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Social media app TikTok removes pro-Islamic State propaganda posts

TikTok said it removed ten accounts that posted videos, including those of corpses being dragged through the streets
An image grab taken from a video released on May 13, 2018 by Amaq, the Islamic State group's propaganda agency (AFP)

A popular Chinese-owned social media app has removed accounts that were posting propaganda material in support of the Islamic State (IS) group, a company employee said on Tuesday. 

TikTok, a platform particularly popular with teenagers across the world, removed 10 accounts featuring videos of corpses being paraded through the streets and IS militants brandishing guns, the Wall Street Journal reported. 

The company has been beset by controversy in recent months.

"Only one of those videos even had views that reached into double digits before being taken down," said the TikTok employee, who declined to be named.

The app allows users to create and share fifteen-second videos. It claimed some 500 million users last year, making it one of the most popular social media apps. 

In a statement emailed to AFP, the company said: "Content promoting terrorist organisations have absolutely no place on TikTok.”

"We permanently ban any such accounts and associated devices as soon as identified, and we continuously develop ever-stronger controls to proactively detect suspicious activity," it added.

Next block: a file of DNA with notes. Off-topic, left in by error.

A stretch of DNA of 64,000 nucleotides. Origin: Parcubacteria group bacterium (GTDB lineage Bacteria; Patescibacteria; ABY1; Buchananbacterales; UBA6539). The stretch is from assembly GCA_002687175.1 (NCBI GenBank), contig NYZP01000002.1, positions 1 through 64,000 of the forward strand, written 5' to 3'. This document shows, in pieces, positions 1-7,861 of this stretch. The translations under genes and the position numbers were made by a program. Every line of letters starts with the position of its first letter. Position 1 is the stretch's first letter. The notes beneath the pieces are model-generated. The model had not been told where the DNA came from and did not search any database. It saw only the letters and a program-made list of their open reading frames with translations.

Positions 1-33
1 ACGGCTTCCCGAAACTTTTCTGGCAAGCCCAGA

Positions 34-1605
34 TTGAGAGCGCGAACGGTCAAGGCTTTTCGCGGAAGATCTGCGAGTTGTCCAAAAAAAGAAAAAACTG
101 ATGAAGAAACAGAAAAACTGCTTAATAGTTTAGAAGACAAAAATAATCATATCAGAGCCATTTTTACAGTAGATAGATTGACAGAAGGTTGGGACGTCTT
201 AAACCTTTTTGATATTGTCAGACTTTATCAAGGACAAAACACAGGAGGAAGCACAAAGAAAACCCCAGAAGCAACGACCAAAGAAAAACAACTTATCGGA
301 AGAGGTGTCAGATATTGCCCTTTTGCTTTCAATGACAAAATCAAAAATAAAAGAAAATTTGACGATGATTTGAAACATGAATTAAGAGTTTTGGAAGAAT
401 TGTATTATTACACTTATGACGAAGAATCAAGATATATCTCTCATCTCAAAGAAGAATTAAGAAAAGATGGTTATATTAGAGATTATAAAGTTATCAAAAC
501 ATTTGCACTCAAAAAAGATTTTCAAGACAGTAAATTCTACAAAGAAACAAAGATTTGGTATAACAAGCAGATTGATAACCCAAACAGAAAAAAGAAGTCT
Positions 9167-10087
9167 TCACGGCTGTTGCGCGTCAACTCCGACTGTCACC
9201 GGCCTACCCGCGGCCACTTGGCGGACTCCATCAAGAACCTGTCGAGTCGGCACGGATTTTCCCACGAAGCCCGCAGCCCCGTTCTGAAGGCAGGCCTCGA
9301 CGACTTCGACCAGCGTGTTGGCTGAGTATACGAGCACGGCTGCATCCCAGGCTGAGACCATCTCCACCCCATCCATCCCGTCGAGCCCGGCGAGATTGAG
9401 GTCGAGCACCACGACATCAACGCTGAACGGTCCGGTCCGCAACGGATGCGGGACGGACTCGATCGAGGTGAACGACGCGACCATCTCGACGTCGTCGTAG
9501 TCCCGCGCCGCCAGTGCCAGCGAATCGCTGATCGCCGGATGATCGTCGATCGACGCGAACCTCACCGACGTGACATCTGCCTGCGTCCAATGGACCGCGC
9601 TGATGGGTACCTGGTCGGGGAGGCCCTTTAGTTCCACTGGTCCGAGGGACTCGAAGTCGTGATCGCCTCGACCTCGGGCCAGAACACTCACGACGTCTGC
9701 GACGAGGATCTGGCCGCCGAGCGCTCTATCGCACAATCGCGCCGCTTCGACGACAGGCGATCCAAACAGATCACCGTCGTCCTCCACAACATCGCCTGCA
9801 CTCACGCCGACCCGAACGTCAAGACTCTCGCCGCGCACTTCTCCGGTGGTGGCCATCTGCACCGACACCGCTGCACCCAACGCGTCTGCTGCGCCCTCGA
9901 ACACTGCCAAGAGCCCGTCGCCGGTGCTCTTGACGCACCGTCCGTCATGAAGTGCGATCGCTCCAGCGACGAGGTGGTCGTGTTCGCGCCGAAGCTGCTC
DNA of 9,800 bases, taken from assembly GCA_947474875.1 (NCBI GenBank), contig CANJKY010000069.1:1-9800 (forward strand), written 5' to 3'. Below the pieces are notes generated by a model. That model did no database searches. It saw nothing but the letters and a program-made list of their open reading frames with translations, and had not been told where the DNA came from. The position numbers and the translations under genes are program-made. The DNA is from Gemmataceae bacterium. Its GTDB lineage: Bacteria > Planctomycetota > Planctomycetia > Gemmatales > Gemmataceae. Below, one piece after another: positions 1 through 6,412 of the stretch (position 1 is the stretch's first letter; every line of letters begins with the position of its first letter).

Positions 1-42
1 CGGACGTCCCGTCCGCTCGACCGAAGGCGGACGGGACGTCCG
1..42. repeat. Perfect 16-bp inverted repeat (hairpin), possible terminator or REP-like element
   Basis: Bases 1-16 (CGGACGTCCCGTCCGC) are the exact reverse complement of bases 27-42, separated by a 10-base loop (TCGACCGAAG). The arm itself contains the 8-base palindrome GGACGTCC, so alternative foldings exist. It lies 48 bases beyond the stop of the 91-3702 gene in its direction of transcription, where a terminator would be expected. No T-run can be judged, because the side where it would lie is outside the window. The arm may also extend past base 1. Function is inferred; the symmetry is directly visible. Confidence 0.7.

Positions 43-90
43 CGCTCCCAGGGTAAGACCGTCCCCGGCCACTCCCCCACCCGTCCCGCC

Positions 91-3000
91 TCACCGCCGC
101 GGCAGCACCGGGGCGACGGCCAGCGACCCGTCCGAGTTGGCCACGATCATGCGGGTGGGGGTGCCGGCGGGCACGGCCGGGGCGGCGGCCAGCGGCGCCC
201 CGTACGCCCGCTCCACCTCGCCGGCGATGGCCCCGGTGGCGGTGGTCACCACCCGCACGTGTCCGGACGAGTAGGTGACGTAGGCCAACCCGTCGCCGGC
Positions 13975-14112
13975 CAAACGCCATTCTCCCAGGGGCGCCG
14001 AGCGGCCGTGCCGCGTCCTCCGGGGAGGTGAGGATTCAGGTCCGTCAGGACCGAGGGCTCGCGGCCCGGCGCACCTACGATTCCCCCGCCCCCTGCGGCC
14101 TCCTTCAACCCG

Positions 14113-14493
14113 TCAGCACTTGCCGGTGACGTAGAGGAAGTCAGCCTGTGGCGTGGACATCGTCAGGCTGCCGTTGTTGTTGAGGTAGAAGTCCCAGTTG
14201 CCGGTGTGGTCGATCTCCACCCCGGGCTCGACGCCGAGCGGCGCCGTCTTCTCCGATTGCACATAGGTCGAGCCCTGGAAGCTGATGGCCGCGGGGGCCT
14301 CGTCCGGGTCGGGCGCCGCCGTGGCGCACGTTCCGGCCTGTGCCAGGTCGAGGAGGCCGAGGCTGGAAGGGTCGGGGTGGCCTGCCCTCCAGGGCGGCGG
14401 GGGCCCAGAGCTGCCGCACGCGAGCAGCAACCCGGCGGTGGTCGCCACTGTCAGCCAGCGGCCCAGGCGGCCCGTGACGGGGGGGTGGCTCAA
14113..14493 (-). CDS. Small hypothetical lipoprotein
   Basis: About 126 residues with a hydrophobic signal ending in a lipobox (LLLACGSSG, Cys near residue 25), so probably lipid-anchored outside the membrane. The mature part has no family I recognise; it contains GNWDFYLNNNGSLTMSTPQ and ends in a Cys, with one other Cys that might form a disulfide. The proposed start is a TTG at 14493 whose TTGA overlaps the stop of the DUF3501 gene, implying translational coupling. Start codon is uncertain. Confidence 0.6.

The Islamic State group’s use of social media has been crucial to its success in drawing supporters to its cause. 

While its self-declared “caliphate” across parts of Iraq and Syria fell in March, it remains active throughout parts of the Middle East, Africa and Asia, remaining a source of inspiration for some through its online presence.

Storyful, a social media intelligence firm, which first discovered the accounts, said that the Chinese company was struggling to keep track of content posted on its platform.

"Unlike other platforms, which are centred around users' friends or communities, TikTok is based on engaging with a never-ending stream of new content," said Darren Davidson, the editor-in-chief of Storyful. 

"The ISIS postings violate TikTok's policies, but the sheer volume of content makes it difficult for TikTok to police their platform and root out these videos," he said. 

In April, TikTok was briefly banned in Indian for allegedly promoting pornography to children.

The app is also banned in Bangladesh and was heavily fined by the United States for illegally collecting information from children.